Fibrosis: integration of mechanical cues in cardiac remodelling

Myocardial infarction and local cell death result in formation of a scar that is essential for mechanical reinforcement of the damaged heart wall. At later times however, progressive fibrosis of adjoining tissue compromises heart function and contributes to subsequent heart failure. The cardiac fibroblasts are the main cell type that mediates fibrosis via conversion to myofibroblasts and extracellular matrix remodelling. Recent studies have suggested that, in healthy hearts, forces distribution is primarily uniaxial, whereas in injured hearts, increases in multi-axial components would be predictive of fibrosis.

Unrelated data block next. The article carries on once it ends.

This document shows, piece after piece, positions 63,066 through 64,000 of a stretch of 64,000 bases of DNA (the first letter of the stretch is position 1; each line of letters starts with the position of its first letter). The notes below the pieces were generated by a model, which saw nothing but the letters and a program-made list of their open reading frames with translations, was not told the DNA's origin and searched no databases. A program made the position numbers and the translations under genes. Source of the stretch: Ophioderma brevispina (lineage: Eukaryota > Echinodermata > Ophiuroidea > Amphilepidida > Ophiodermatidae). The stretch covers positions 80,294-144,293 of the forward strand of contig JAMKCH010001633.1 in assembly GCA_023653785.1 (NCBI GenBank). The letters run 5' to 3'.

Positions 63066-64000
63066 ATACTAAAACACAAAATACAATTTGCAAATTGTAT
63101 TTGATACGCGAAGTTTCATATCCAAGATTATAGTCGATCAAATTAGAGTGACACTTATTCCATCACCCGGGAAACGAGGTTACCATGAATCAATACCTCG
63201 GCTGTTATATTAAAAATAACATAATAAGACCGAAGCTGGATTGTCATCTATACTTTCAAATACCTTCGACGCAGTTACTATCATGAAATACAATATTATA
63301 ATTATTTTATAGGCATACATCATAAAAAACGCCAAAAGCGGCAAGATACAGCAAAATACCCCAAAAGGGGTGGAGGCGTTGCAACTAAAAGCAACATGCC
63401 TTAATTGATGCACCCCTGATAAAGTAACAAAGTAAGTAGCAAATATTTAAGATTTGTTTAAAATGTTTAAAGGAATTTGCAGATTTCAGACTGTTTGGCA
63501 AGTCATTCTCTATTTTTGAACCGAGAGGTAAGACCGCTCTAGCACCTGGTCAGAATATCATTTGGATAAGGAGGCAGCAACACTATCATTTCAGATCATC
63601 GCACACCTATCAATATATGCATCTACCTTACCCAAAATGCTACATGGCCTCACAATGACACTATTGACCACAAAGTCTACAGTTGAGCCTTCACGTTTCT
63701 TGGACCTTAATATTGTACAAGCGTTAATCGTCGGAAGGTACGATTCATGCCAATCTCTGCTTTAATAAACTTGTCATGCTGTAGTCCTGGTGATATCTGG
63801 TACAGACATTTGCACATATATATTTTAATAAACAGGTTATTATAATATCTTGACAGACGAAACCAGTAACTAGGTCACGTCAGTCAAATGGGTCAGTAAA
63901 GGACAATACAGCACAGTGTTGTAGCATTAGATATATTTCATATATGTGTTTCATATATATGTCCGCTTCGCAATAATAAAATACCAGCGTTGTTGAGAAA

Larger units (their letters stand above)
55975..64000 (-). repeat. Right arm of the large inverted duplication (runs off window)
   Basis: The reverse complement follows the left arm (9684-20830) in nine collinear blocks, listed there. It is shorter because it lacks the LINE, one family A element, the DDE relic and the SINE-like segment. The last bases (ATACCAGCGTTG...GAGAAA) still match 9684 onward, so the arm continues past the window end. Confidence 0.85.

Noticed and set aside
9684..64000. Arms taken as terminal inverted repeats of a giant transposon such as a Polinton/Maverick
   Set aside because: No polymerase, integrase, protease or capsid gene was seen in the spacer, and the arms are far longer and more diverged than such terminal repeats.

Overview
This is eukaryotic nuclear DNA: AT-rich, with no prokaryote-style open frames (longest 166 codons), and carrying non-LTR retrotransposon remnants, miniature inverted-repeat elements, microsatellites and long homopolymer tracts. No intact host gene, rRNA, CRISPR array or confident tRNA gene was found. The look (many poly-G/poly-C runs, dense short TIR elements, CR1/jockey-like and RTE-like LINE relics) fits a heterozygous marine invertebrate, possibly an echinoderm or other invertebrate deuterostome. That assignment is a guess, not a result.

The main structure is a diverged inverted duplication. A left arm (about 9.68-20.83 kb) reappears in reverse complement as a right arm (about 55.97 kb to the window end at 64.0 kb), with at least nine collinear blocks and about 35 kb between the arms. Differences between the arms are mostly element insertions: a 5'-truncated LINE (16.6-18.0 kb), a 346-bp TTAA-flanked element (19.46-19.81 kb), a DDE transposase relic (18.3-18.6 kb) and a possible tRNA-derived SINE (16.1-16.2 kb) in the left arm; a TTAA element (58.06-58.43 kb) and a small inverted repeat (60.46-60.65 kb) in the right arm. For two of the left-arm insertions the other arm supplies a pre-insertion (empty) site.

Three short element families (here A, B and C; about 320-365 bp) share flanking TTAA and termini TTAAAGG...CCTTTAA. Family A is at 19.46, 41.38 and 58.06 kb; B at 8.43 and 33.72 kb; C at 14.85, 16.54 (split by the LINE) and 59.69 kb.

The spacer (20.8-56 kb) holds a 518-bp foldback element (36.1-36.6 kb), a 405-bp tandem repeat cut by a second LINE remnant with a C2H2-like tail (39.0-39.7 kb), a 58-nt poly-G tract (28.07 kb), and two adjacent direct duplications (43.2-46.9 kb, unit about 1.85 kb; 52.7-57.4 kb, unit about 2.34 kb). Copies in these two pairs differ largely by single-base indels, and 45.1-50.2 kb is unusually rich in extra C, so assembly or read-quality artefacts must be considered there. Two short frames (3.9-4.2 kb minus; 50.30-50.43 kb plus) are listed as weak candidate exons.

This project will study the contribution of force distribution in fibrosis, both in vitro and in animal models of myocardial remodelling. To study this problem in vitro, Nicoals Baeyens recently developed a new methodology in which primary cardiac fibroblasts, suspended in 3D fibrin gels, replace the fibrin with tensed cell-derived matrix over about a week, mimicking the process at stake during myocardial infarction.


Physiology and Pharmacology Laboratory
Faculty of Medicine

Created on September 5, 2018